In 1993, Chevrolet moved Camaro production from GM’s Van Nuys, California assembly plant, to Sainte-Therese in Quebec, Canada. The first Camaros from the plant marked the beginning of the fourth-generation model, which featured a new design that incorporated sheet molding compound, improved suspension, and a potent 275hp LT1 V8 engine.
The fourth-generation model ushered in a new era in muscle car performance with new efficiency, handling, power, value, and safety levels. Considered America’s first modern muscle car, the fourth-generation model narrowly avoided the mechanical and safety disaster that would have come with the stillborn GM80 platform. From 1993, Chevrolet made the fourth-generation Camaro exclusively in Canada until poor sales halted production in 2002.
3 The Second Most Indianapolis 500 Pace Car Runs
The first Camaro to feature as an Indianapolis 500 pace car was a 1967 convertible with a 325hp version of the 396 big-block V8 nesting under its hood. Chevrolet built 100 Ermine White Camaro drop tops specifically for the 1967 Indianapolis Motor Speedway run.
Since 1967, the Chevrolet Camaro has made eight appearances as an Indy 500 pace car, the second most runs behind the Chevy Corvette’s record-high 18 appearances. Unknown to the majority, only the Corvette and the Camaro have featured as Indianapolis pace cars since 2004.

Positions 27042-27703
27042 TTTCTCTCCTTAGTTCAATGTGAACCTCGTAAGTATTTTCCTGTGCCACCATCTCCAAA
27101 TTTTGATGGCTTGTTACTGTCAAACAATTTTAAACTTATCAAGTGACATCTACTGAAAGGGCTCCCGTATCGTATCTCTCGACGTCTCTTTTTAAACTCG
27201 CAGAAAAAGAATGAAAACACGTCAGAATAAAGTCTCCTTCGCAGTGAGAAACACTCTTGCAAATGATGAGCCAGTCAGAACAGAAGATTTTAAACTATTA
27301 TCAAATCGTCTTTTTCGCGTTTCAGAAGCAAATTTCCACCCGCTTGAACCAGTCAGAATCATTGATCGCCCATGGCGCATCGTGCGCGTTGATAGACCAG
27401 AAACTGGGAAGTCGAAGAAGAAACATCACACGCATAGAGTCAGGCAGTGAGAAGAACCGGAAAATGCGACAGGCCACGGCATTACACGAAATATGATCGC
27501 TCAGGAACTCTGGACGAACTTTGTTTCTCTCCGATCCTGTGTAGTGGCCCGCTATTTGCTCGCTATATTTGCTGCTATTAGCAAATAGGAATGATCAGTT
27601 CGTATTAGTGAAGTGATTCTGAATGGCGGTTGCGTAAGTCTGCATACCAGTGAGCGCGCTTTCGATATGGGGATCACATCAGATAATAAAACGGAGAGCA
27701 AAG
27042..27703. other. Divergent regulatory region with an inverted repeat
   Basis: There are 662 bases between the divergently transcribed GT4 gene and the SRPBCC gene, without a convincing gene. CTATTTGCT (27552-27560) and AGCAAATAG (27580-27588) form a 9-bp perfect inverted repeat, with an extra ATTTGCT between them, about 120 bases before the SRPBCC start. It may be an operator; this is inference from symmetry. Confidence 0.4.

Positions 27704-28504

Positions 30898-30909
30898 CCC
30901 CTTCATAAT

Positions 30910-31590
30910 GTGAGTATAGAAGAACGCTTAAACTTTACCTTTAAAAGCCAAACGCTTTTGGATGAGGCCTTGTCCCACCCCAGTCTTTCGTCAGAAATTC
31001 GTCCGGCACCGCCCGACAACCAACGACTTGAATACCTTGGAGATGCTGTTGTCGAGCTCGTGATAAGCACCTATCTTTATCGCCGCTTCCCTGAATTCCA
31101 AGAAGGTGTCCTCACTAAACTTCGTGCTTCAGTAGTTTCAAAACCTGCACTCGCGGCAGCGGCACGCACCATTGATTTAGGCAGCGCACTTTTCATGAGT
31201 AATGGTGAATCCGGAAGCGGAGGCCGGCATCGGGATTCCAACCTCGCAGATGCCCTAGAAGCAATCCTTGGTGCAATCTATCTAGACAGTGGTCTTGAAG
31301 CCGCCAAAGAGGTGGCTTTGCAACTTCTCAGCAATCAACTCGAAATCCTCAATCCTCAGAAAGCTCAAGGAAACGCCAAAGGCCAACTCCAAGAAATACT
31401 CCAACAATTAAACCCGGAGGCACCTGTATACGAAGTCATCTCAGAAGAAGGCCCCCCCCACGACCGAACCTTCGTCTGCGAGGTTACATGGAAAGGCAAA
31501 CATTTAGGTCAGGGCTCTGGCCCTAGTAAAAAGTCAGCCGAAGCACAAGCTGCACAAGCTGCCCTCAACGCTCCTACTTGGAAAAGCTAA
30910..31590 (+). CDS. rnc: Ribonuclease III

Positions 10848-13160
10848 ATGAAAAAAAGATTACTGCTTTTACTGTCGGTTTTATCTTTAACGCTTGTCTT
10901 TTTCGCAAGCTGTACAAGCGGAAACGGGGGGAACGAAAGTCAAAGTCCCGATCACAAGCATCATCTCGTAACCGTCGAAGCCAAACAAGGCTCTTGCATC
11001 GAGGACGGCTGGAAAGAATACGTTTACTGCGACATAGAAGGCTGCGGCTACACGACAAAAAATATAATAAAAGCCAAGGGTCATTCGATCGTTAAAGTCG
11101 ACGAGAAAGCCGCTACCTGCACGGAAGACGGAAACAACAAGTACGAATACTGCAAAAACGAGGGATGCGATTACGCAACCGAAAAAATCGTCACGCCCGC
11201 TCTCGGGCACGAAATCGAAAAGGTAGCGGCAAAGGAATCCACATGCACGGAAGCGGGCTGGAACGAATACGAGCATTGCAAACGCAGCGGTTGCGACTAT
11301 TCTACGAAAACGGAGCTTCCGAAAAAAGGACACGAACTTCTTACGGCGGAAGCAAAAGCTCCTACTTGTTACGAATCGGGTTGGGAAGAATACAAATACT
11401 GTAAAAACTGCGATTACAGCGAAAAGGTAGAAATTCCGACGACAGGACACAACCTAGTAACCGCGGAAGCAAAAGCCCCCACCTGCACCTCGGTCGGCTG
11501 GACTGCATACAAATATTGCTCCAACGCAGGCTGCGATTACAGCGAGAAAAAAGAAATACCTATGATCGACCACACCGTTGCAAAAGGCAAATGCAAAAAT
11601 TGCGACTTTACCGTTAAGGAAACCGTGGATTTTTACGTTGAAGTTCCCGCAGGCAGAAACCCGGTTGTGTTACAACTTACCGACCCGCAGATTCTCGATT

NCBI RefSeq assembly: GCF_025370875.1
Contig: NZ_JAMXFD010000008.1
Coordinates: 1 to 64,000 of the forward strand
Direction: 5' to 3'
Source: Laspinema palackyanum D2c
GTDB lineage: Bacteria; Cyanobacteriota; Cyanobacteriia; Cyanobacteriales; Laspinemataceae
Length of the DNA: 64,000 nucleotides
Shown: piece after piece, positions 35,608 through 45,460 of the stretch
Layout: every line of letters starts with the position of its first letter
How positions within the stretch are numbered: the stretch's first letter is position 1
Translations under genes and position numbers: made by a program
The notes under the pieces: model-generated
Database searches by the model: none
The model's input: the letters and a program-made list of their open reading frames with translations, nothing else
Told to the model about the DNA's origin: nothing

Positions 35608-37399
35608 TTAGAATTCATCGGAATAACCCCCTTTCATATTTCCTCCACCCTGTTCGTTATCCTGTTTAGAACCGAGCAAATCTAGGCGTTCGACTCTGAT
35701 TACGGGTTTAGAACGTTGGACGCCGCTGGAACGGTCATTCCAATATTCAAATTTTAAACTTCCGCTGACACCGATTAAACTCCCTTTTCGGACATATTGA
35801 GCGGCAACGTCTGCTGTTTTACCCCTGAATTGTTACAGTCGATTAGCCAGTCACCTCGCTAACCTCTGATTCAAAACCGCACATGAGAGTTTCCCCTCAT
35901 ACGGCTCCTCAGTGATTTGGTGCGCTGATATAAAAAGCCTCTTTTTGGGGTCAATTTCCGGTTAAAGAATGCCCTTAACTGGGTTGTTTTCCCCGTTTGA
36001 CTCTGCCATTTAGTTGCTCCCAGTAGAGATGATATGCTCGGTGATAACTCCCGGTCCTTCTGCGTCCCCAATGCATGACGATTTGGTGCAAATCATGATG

2 The First Four Camaro Generations Used The Same Platform
Only two cars have been built within the GM extensive lineup using the F-Body platform, the Chevy Camaro and the Pontiac Firebird. The F platform utilized GM’s small rear-wheel drive automobile platform, and it lasted through the first four generations of the Chevy Camaro, from 1967 to 2002.
Throughout the production period, the F-cars notoriously featured in the racing world, dominating road courses, quarter-mile drag strips, and the boulevards of America. After the 2002 to 2010 hiatus, the Chevy Camaro made a second debut with the same Zeta architecture fitted in the Pontiac G8 sedan.
1 The Camaro ZL1 1LE Is The Fastest Camaro Ever
There have been some blistering almost Camaros over the years, but the Camaro ZL1 1LE wears the crown for the fastest of all time. Boasting chassis adjustability unlike any other model in its peer group, the 2018 Camaro ZL1 1LE conquered the Nürburgring’s 12.9-mile track in 7:16.04, making it the fastest Camaro to ever lap the Green Hell.
The Camaro ZL1 1LE package currently stands as a firm reminder of the Camaro’s racing heritage through a legacy of street dominance and track-ready performance. The updated 2022 package features a 650hp 6.2-liter LT1 V8, 6-speed manual transmission with an optional 10-speed automatic, a track cooling package, more aggressive suspension, a dual-mode exhaust, and a performance data recorder.